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Introductory Organic Chemistry - Lecture 20

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Lecture 20 - Rise of the Atomic Theory (1790-1805)

This lecture traces the development of elemental analysis as a technique for the determination of the composition of organic compounds beginning with Lavoisier's early combustion and fermentation experiments, which showed a new, if naïve, attitude toward handling experimental data. Dalton's atomic theory was consistent with the empirical laws of definite, equivalent, and multiple proportions. The basis of our current notation and of precise analysis was established by Berzelius, but confusion about atomic weight multiples, which could have been clarified early by the law of Avogadro and Gay-Lussac, would persist for more than half a century.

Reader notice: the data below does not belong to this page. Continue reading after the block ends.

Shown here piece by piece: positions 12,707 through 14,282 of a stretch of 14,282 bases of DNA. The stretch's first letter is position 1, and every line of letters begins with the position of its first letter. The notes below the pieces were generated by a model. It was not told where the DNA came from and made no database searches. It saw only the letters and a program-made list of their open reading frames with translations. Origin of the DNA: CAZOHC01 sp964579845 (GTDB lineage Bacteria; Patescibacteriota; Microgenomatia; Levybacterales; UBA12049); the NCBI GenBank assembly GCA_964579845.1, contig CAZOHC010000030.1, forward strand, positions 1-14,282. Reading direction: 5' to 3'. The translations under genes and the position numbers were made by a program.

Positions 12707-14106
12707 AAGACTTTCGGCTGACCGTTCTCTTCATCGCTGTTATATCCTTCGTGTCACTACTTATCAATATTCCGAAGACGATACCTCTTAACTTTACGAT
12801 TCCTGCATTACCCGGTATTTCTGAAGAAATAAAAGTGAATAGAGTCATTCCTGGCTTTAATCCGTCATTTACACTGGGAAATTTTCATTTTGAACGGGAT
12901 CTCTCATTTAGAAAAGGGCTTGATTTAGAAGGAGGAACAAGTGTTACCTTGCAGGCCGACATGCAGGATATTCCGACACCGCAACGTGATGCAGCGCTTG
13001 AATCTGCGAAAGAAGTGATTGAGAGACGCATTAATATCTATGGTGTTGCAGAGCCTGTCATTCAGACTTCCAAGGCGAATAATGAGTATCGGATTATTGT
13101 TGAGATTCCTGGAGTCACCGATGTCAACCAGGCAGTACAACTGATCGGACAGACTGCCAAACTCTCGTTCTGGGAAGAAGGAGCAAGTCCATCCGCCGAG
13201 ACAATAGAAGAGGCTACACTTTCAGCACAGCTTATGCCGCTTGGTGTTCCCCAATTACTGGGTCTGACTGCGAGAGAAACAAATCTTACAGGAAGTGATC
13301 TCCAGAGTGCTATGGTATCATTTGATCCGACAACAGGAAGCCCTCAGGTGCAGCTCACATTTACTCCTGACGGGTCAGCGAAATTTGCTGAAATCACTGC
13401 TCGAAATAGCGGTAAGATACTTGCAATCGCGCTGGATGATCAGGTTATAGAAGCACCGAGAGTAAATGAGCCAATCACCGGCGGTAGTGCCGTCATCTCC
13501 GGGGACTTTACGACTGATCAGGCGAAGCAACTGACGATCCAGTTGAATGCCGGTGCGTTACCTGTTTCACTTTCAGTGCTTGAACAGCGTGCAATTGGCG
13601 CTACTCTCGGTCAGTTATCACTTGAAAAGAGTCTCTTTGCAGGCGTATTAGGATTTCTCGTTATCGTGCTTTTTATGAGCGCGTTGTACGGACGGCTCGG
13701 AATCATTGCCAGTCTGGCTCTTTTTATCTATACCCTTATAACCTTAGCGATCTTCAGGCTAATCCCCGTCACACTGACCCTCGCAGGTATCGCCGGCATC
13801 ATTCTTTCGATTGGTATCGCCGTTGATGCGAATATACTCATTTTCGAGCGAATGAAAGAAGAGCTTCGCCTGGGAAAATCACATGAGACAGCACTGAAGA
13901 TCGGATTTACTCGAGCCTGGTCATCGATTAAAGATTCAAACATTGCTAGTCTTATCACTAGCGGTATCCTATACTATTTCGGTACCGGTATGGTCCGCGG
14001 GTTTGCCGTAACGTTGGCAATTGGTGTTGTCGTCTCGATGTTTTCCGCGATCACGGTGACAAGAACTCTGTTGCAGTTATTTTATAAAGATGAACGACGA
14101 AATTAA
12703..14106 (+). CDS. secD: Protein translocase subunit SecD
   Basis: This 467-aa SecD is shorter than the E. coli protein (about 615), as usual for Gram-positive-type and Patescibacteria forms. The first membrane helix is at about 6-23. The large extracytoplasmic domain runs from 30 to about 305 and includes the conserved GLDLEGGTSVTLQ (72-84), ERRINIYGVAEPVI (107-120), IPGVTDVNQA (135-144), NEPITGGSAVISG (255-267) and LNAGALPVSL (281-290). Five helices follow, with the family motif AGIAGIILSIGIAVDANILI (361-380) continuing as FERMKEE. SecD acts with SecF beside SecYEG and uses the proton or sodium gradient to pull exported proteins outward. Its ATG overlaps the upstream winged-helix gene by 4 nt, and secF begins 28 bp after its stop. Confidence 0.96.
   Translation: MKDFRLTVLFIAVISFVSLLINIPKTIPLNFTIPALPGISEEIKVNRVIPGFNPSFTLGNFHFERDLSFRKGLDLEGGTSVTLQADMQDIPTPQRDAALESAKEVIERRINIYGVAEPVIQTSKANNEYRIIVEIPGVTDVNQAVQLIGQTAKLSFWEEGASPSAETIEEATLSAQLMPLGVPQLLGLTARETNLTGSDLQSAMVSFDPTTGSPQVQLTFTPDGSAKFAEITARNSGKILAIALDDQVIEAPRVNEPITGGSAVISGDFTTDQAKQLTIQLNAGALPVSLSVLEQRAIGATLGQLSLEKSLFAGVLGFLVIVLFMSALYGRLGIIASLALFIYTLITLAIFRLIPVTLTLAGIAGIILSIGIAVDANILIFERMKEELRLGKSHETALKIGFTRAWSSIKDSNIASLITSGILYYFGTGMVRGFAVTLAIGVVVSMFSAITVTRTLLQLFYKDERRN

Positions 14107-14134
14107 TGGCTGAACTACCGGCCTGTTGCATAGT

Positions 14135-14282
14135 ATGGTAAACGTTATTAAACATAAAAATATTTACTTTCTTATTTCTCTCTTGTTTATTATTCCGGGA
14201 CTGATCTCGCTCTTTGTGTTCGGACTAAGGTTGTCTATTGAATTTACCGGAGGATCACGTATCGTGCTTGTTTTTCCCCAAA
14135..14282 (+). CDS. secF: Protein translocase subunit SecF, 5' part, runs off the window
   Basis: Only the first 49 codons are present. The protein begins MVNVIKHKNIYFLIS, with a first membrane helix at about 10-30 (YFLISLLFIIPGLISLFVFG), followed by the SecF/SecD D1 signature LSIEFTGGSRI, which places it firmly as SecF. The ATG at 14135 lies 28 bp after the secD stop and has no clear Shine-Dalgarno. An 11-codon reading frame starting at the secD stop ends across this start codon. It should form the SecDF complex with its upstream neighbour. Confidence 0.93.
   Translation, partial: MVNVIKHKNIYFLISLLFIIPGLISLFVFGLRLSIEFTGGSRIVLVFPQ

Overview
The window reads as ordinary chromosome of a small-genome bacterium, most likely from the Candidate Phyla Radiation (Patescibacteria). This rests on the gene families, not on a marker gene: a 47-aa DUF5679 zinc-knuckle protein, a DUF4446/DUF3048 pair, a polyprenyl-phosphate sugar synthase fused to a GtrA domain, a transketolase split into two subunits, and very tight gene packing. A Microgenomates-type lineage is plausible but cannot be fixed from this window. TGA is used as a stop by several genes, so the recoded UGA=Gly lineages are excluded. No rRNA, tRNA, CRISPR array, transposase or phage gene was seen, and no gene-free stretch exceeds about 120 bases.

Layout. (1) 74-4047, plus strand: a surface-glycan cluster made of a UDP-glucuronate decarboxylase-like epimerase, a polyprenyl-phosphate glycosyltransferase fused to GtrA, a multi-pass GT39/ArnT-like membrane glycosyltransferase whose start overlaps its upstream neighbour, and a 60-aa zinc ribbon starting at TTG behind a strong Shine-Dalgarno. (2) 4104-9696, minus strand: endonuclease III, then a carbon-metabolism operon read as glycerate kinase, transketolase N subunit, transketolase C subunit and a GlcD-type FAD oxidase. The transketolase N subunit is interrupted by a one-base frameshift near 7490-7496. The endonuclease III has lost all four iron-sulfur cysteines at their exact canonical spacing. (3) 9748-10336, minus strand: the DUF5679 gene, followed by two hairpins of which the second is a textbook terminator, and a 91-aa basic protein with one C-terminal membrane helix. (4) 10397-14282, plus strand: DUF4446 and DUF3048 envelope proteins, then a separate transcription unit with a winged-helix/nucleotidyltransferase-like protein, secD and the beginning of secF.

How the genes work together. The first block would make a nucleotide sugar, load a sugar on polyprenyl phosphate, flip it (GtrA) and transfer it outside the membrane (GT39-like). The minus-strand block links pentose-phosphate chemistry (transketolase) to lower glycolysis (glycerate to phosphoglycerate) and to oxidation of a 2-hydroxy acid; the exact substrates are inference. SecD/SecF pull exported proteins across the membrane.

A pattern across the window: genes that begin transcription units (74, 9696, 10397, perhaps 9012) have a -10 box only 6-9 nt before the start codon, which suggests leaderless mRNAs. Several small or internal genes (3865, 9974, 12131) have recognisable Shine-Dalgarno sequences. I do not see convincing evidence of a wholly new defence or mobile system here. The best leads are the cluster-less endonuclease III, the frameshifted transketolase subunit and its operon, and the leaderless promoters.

Prof. J. Michael McBride
CHEM 125: Freshman Organic Chemistry, Fall 2008
(Yale University: Open Yale)
Date accessed: 2009-11-11
License: Creative Commons BY-NC-SA

Lecture Material

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Supplementary lecture material is listed below.

1. Lavoisier & the Chemical Revolution: Preface
2. Elements & Oxidation
3. How to determine Gas Density
4. Calorimeter
5. Combustion of Phosphorus and Carbon



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